right side. Before teeing off I was talking with my dad to create our game
plan. Basically, it was to hit one down the middle and stay away from the palm
tree that blocks the second shot. What did I do… sprayed my drive right and
put it perfectly behind the palm tree.”
Luckily her best shot followed from 158 yards to the pin.
“I visualized a low hook that would bounce in front of the
green and roll up by the pin. I asked my dad for the five iron and hit the shot
exactly how I envisioned. It was icing on the cake when it stopped 15ft from
the hole. I then rolled in the putt for my most amazing birdie.”
Sturgeon started the PGA PGM program this year and is
currently teaching at The Country Club. She will be traveling back to Arizona
for the Cactus Tour during the off season.
Sturgeon looks forward to the opportunity to continue to
play and compete in Section events in 2020 as the amount of women members continues
to grow each year.
Haley Sturgeon Fast
Do you have any superstitions when it comes to golf or
playing in tournaments?
I wish the answer was no, but I do. I try to only play with
a number four golf ball. When I’m on the practice green making three-foot
putts, if one ball misses multiple times, I feel that is the “bogey” ball and I
put it back in my bag… I’m slowly getting over this one.
What’s the last movie you watched?
The last movie I watched was Linsey Vonn: The Final Chapter.
What book is currently on your nightstand?
I’m not a huge book reader, but I love audio books. This is
usually what is playing while I’m practicing. Right now, I’m listening to Harry
Potter and the Half Blood Prince.
If you had to pick one PGA Tour member, one LPGA Tour
member and one actor to complete your group, who would you pick?
I would choose Tiger Woods, Paula Creamer and Justin Timberlake.
Golf is a game of no guarantees, and the unexpected
typically runs the show. However, when Davis Park Assistant Professional Zach
Johnson tees it up, it’s expected that he’ll be in contention.
After being in the mix to capture the Utah PGA Omega Player
of the Year award for years, Johnson finally came out on top in 2018 and has
done it again in 2019.
“To win Player of the Year for the second year in-a-row is very special,” Johnson said. “Each year it’s a goal at the top of my list that I set out to achieve. We have so many great players in our Section, you have to stay on top of your game and be competitive throughout the whole year in order to keep yourself in contention for this award.”
Johnson’s season included wins at The Oaks Open, the Utah Section Match Play Championship, tied for first at the Millard County Open, won the Salt Lake City Open and then capped off the season with a win at the Utah Section Championship.
“Of victories this year I would definitely say the Match
Play Championship was the sweetest,” he said. “I have had a few opportunities
to win that event and never was able to get it done. To win this year by
chipping in for eagle on the first extra hole of the final match was pretty
Though the Section Match Play Championship brought a lot of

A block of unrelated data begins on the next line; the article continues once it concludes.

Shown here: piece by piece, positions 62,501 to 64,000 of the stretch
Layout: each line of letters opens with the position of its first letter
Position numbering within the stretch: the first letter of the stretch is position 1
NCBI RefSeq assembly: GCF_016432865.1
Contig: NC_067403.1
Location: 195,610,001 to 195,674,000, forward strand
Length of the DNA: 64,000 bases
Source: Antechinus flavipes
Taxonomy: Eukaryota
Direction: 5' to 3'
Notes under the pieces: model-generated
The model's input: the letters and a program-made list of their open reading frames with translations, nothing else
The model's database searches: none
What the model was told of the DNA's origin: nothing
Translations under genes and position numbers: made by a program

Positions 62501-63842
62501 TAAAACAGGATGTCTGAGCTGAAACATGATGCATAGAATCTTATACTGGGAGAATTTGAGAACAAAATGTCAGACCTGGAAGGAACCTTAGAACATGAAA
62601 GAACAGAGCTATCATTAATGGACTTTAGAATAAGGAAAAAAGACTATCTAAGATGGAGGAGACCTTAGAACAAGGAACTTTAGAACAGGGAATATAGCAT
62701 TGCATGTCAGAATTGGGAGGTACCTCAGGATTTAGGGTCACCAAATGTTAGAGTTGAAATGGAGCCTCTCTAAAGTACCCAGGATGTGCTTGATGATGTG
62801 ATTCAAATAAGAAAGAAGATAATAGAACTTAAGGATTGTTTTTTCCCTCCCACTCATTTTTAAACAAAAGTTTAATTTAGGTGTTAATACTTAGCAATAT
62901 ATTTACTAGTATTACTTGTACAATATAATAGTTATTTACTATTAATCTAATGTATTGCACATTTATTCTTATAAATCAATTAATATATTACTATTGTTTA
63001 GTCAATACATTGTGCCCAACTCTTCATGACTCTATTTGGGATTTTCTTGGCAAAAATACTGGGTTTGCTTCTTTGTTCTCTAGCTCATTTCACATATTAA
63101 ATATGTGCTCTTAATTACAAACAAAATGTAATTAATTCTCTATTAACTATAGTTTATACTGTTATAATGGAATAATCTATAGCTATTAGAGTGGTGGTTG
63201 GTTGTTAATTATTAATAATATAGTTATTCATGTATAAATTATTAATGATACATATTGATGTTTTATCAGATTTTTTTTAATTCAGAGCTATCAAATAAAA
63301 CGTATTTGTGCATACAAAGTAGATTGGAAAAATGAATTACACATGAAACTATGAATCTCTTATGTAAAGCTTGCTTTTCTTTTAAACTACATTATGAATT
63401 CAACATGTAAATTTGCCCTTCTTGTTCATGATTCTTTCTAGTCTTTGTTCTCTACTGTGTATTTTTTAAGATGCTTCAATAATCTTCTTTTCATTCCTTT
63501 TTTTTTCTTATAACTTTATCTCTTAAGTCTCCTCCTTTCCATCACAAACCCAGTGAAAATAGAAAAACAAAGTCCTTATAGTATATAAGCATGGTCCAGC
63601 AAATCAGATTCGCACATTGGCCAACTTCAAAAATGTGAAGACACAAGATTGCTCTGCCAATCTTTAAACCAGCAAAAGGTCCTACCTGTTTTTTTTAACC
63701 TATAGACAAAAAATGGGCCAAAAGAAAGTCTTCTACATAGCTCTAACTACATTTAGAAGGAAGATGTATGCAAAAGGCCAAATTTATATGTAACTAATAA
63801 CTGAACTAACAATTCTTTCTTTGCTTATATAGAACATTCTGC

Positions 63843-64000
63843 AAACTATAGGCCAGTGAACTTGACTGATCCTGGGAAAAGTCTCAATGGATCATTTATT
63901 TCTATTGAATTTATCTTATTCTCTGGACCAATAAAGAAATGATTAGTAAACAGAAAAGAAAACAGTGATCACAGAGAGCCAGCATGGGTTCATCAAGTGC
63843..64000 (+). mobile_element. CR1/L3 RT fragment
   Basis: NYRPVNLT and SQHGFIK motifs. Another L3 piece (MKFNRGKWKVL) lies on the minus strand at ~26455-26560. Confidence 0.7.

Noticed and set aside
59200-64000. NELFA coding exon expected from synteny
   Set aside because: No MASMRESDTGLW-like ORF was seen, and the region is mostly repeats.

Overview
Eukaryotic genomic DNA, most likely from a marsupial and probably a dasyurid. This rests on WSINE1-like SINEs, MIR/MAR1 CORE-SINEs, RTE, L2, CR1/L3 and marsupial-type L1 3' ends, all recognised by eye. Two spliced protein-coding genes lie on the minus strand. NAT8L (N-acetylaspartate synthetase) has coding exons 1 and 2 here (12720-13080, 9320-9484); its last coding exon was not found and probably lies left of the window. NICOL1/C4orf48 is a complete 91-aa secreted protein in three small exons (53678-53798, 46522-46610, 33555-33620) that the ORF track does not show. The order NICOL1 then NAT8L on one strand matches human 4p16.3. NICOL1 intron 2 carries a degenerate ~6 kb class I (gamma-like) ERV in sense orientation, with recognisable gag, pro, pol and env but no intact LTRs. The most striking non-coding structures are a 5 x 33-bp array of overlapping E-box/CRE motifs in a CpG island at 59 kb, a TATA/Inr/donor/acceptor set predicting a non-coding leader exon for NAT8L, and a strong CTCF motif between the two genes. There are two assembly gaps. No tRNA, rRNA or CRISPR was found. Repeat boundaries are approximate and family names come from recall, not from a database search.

excitement and a career-first, it wasn’t on the top of his personal highlight
list this season.
“Looking back on the year, the highlight for me was getting
back in contention to qualify for the PGA Championship again. In the final
round at the PGA Professional Championship I shot two-under to get into a
playoff. Although I fell short and was disappointed I didn’t advance through
the playoff, I proved a lot to myself in that round and event. I was able to
create some belief and momentum with my game which really kick-started my year.”
Johnson has had several opportunities to play on a national
level, including the 2018 PGA Championship and several PGA Professional
Championships and PGA Assistant Professional Championships.
“As a working pro with a family sometimes it gets hard to
juggle family, work and playing. Usually the first thing to be compromised is
playing so to be able to qualify and represent the Utah Section at national
events is always a privilege and something to look forward to each year.”
No matter how many national events Johnson has competed in,
the nerves are still there.
“I have to admit, I’m nervous during all competitive rounds to some extent,” he explained. I like that feeling. To me, it shows that I still care and want to compete. To overcome tournament nerves, and don’t get me wrong, sometimes it’s easier than others, you have to believe in yourself and draw from previous experience.”
Though golf is never a game of guarantees, it’s fair to say
that when the Davis Park assistant pro is in the field, it’s a safe bet to find
him in the mix or at the top of the leaderboard.
Zach Johnson Fast Facts:
If you had to pick one PGA Tour member, one LPGA Tour
member and one actor to complete your foursome, who would you pick?
My foursome would be Tiger, Annika Sorenstam and Michael
Jordan. I’m not much of a movie guy so I went with another greatest of
all time athlete in Jordan.
When you find time,
do you prefer to play or practice?
To be completely honest, I don’t spend a lot of time working on my game. When I do have time to play or practice I prefer getting out and playing and competing over spending time on the range or practice greens. That’s what works best for me when it comes to preparing for events. This winter though I have set a goal for myself to work on getting in better physical shape and gaining some club head speed!